Secondary Client - File Queing System



In the case of a Secondary client being unable to either obtain or deliver a file a system of queing is employed, this is a pretty basic system but it does what is necessary.

Query origination and result handling is explained here, in this tutorial we will deal with the small subset of message packets that form the queing system and some of the basic rules governing their use.



Joining The Que


When a file is not available for immediate download the WinMX Primary Client your connected to is able to place you in a que to obtain the requested file if your Settings are set to do so. The difference between the initial "File Request" message and the "Que Entry" message is simply a single "option" field in the 1F41 Packet as shown below.

Download Request File Indicator
[ 0x1F41 ][ Packet Data Length : 2 ][ "WinMX" : 6 ][ User IP & Port  ASCII : 12 ][ 00 : 1 ][ UserName : S ][ 00 : 1 ][ FileName : S ][ 00 : 1 ]][ Option : 1 ]

Option = 0x00 - Normal Request
Option = 0x01 - Que Entry Request




The Primary client will now reply with one of three packet types at this stage to allow for the requesting Secondary Client to follow the download/que requests progress. The three types are "Download Start", "In Que" and "Download/Que Failed". Lets look at what we will receive in more detail.


The Primary client may indicate that we can do the "Download Start" routine by sending us a 1FC2 Packet as detailed below.

Download Start Indicator
[ 0x1FC2 ][ Packet Data Length : 2 ][ Requesting Nodes UserName  String : N ][ "WinMX" : 6 ][ User IP & Port  ASCII : 12 ][ 00 : 1 ][ UserName : S ][ 00 : 1 ]
[ FileName : N ][ 00 : 1 ][ IP Address : 4 ][ TCP Port : 2 ]



In this situation we need do no more and the file transfer will continue without further notification if there are no disruptions.
There is a single exception to this however and this occurs when the TCP port indicated is zero. As with Napster clients this indicates the other user is behind a firewall and some trickery is needed to get the transfer started so we send the following.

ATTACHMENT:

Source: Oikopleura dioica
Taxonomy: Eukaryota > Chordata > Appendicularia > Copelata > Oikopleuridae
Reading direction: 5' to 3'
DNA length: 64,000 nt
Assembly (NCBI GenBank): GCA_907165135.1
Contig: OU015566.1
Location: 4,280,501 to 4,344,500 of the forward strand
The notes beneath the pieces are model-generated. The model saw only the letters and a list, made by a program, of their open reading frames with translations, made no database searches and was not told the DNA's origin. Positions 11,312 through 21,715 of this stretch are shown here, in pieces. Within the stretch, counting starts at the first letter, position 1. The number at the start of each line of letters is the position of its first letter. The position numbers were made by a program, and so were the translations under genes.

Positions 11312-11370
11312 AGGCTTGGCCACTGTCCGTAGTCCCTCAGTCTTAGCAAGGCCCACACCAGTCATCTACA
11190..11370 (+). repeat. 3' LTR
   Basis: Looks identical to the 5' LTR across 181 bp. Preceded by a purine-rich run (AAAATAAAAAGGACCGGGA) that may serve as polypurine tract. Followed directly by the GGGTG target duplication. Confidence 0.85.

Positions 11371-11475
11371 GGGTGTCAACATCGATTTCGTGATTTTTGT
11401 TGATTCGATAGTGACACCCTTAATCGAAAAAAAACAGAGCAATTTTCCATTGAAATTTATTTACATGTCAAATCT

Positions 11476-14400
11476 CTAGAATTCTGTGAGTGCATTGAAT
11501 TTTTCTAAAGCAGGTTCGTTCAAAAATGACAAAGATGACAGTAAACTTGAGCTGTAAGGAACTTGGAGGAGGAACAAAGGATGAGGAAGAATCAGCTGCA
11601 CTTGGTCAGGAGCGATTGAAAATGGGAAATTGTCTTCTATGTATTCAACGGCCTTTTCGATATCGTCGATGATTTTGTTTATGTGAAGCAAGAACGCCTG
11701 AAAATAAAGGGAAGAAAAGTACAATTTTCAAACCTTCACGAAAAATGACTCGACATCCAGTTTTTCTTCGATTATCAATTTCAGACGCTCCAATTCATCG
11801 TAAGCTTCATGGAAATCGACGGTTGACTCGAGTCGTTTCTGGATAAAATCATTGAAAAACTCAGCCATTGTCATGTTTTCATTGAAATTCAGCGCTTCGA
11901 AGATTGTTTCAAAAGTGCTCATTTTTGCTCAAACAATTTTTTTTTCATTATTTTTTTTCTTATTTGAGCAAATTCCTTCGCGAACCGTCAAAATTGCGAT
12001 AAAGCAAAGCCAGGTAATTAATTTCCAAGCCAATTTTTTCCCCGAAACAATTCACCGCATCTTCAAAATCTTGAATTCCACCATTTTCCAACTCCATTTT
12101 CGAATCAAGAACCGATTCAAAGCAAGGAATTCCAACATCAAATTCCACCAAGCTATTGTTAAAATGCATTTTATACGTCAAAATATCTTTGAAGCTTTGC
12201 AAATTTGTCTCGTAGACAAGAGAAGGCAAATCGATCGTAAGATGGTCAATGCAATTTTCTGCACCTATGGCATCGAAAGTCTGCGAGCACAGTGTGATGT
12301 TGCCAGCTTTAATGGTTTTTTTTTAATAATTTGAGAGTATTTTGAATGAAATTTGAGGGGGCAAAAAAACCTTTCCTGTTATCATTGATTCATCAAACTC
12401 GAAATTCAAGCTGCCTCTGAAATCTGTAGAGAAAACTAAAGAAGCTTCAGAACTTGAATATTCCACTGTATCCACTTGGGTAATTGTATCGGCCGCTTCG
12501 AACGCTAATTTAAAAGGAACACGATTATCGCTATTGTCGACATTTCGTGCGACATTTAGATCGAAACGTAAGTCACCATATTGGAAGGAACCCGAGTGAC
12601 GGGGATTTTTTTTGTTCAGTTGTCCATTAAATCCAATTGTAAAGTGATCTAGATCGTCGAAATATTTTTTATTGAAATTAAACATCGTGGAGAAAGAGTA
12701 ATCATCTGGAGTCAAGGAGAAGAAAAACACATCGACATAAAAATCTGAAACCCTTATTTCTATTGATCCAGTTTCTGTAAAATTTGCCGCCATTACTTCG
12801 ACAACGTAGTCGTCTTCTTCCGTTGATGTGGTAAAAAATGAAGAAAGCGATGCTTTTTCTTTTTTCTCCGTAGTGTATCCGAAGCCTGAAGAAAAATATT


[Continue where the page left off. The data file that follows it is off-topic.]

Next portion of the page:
Force Incoming Download Indicator
[ 0x1F4A ][ Packet Data Length : 2 ][ "WinMX" : 6 ][ User IP & Port  ASCII : 12 ][ 00 : 1 ][ UserName : S ][ 00 : 1 ][ FilePath&Name: N ][ 00 : 1 ]



The Primary client may indicate a successful place "In Que" by sending a 1FCC Packet as detailed below.

Download "In Que" Indicator
[ 0x1FCC : 2 ][ Packet Data Length : 2 ][ "WinMX " : 6 ][ User IP & Port  ASCII : 12 ][ 00 : 1 ][ UserName : N ][ 00 : 1 ][ FileName : N ][ 00 : 1 ][ Que Position Number In Hex : 2  ][ 00 : 2 ]



Once we have received the "In Que" notification we need to keep track of our position so we send a repeat of the 1F41 packet at 5 minute intervals with the option bits set to 1  


Download Request File Indicator
[ 0x1F41 : 2 ][ Packet Data Length : 2 ][ "WinMX " : 6 ][ User IP & Port  ASCII : 12 ][ 00 : 1 ][ UserName : S ][ 00 : 1 ][ FileName : S ][ 00 : 1 ][ Option : 1 ]



The Primary client may indicate that our "Download/Que Failed" with a descriptive error string by sending a 1FA4 Packet as detailed below. This same message will be sent regardless of whether we where attempting an initial download or trying to join a que.

Request Failed/Busy Indicator
[ 0x1FA4 ][ Packet Data Length : 2 ][ "WinMX" : 6 ][ User IP & Port  ASCII : 12 ][ 00 : 1 ][ UserName : S ][ 00 : 1 ][ FileName : N ][ 00 : 1 ][ Status String : S ][ 00 : 1 ]

Status Strings (as indicated by 1F54 packet "x" value)  = "Busy ( % in queue)", "Request timed out", "File not shared"





This concludes the brief look at how we can use the queing system and I hope it helps some of you understand the filesharing/Que mechanism in use

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